The entire mathematics of North American retirement involve appreciating housing prices and relatively consistent returns in the market of around 10%. Housing prices have tanked in the US and are probably about to tank in Canada. The markets have produced cumulative returns of about 0% for the last ten years. If you factor in inflation, most GICs produce negative returns. Countries are starting to fail. It’s not looking good for all that gold in the golden years.

So, the way I see, might as well go see some of the world while waiting out this storm. I may not end up going very far if I go — I found a nice hotel in the Okanagan that is giving winter rates of about $800/month for a lakeside condo. I figure even that might be a nice compromise for the rainy season, spending my time coding by a lake in one of the warmest regions in Canada, but who knows.

We’ll see where the wind takes me. But the way I see it, if there’s a storm coming, you might as well get a few raincoats and go out with the tide.

9 responses to “The Digital Vagabond”

  1. tyfn says:

    These are exciting and humbling days we are living in. The future is soo uncertain and I see world economies crumbling all around me. I wish you success with your future. You got some mad coding skilz and can plug in anywhere there is wifi, while still experiencing the stars at night. And I’m sure you will share cool photos with your iPhone or DSLR.

    Maybe post what you are selling 1st on your blog in case your friends want it too.

    Looking forward to seeing your photos from the Calgary Stampede – something every Canadian should experience once.

  2. Duane Storey says:

    Thanks Phillip – it’s just talk at this point. I have a media pass for the Stampede, but won’t be going this time around. I’m on vacation starting next Friday, so I’m just going to wait until then.

  3. Hesty says:

    What will you do with the couch that sh*ts money? You should keep the SLR body and get 18-200mm IS lens, that should cover most of your needs when travelling. Yeah, sell the rest of your lens for general slush fund. I’m thinking of doing the same.

  4. Duane Storey says:

    I’m actually on that couch now! I love this couch, but I’ll probably have to just give it away for like $50. It needs some TLC, but it sure is comfy.

    And yah, I’m going to start a slush fund going.

  5. Duncan says:

    The Dominican Republic is quite popular for remote North American workers. They’ve got pretty decent broadband from what I hear?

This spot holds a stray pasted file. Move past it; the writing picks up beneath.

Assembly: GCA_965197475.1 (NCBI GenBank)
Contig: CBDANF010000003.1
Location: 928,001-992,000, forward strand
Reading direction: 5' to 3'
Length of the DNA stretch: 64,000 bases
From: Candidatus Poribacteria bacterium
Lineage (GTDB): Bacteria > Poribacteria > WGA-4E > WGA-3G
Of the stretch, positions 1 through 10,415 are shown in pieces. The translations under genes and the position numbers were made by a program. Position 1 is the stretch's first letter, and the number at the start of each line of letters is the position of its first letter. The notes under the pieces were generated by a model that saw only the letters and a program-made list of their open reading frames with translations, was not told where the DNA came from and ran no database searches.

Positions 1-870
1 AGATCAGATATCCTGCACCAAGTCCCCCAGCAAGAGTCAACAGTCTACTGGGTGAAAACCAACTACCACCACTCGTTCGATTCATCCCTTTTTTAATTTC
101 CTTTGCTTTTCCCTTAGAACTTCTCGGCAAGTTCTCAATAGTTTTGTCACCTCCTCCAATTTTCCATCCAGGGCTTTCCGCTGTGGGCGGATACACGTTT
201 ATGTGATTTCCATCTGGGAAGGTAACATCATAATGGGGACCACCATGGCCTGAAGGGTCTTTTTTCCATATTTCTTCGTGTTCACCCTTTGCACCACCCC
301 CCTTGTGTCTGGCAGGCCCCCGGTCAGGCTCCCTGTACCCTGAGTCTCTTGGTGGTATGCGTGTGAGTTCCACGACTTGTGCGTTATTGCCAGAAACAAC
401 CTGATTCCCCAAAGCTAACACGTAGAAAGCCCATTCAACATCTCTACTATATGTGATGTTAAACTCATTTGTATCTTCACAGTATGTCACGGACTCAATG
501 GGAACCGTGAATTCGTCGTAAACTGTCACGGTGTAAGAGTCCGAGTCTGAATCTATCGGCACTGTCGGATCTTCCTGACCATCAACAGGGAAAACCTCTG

I’m excited for you man! As someone once said, it’s the small decisions that shape our destiny. You have the ability to expand your world to wherever you choose to go.

    P.S.(Being an International Man of Mystery will appeal to the exotic females you’ll no doubt meet!!)

  6. Dale Mugford says:

    Actually? The Dominican in our experience had pretty miserable Internet, most of it 3G based. Not that you can’t work off it, but when time and efficiency make up a part of your bottom line and maintaining that ‘freedom’… you can’t help but squint and cringe.

  7. […] for lunch in Chilliwack yesterday. That counts, I guess. It helps that he’s a self-proclaimed digital vagabond, having freed himself from the shackles of a 9-5 job. So to speak. He is certainly enjoying the […]

  8. Sylvain says:

    Perhaps you should consider a house swap. My neighbours did it with someone folks in France. You get to really experience an area (not just the tourist spots) and you can work out how long you want to do it for. Usually a few months. You just need to find someone you can trust but since your folks are still around, they could probably keep an eye on your stuff anyhow. That way your outings are free and you still have a place to come back to.

  9. Travis Gertz says:

    Do it.

    Me and my wife came to the exact same conclusion after selling most of our junk (and it was junk), and buying an RV to see what it would be like to live in a new city every few days for eight months. It kinda felt like we were spies. BEST TIME EVER.

    We’re just got back ‘home’ to Calgary. Mostly to sell everything we didn’t get rid of the first time. In January we fly to Costa Rica for a few months, then Austin, TX for a month or so, then… who knows. It’s a glorious life.

    We’re both freelance web designers and need little more than a computer, internet, clothes, and a camera. With no rent/mortgage, car payments, credit card debts, it takes a lot less to make ends meet, which also makes it way easier to upset that typical work/life balance.

    The less you own, the richer you are.